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Google Pauses Online Books Plan

Google has put the brakes on its programme to digitise the books in several major university libraries.

In its blog, the search giant said it would temporarily stop scanning copyrighted texts until November to allay concerns about the plan.

The company's library project aims to put millions of volumes online and accessible everywhere via the web.

Google's plan has come under fire from several groups who object to what they say are violations of copyright.

Google is pumping $200m into creating a digital archive of millions of books from four top US libraries - the libraries of Stanford, Michigan and Harvard universities, and of the New York Public Library - by 2015.
It is also digitizing out-of-copyright books from the UK's Oxford University.

Google says the aim is to make the text of the world's books searchable by anyone in the world, especially when it comes to out of print and obscure texts.

Google's procedure shifts the responsibility for preventing infringement to the copyright owner rather than the user, turning every principle of copyright law on its ear

"We think most publishers and authors will choose to participate in the publisher programme in order introduce their work to countless readers around the world," wrote Google Print's Adam Smith on the Google blog.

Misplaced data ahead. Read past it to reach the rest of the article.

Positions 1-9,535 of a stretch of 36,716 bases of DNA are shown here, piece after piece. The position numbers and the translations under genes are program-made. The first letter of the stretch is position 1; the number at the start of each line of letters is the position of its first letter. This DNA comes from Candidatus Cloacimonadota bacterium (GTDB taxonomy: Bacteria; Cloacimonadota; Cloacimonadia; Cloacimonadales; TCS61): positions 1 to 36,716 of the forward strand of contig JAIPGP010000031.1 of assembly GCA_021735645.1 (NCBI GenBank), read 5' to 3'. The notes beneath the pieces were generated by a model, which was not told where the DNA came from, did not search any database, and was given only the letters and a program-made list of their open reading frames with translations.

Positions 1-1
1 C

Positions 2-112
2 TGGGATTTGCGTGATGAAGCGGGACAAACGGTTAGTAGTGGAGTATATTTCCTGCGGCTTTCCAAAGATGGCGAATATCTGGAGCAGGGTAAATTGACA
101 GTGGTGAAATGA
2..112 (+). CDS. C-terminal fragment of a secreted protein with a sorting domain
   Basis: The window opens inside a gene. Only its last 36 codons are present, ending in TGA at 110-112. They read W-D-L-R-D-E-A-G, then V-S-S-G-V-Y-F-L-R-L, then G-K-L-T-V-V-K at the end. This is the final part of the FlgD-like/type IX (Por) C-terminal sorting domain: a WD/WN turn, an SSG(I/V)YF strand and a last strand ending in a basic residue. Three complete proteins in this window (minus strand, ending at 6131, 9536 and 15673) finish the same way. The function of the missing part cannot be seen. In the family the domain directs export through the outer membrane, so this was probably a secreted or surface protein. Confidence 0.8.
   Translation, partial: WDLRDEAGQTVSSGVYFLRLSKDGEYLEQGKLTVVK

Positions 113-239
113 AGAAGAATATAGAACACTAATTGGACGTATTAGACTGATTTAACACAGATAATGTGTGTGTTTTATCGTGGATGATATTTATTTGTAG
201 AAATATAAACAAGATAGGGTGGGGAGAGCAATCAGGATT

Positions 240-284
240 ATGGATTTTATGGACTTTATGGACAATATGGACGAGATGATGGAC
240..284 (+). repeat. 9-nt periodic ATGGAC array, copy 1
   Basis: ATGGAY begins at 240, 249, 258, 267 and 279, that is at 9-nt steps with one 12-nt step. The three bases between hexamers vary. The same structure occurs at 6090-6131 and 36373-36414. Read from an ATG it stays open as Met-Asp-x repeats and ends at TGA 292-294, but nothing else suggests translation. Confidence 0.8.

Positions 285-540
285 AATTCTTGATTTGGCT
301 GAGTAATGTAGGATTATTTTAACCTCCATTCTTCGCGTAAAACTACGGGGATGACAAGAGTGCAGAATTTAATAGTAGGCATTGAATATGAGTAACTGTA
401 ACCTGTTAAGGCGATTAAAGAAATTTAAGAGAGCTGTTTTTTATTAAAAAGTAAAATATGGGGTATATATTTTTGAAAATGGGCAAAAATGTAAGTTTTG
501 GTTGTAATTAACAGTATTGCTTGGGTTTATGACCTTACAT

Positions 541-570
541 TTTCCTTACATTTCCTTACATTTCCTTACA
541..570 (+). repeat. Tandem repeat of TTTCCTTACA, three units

"But we know that not everyone agrees, and we want to do our best to respect their views too."

In an attempt to assuage concerns about copyright, Google has stopped scanning books, which are in copyright until November.

The pause is designed to allow publishers to tell Google which books should not be included in the scanning programme.

But the changes do not seem to go far enough for leading publishers.

The trade body of the US publishing industry, the Association of American Publishers (AAP), said it still has "grave misgivings" about the project.

"Google's announcement does nothing to relieve the publishing industry's concerns," said AAP president Patricia Schroeder in a statement.

"Google's procedure shifts the responsibility for preventing infringement to the copyright owner rather than the user, turning every principle of copyright law on its ear," she added.(BBC World)




 

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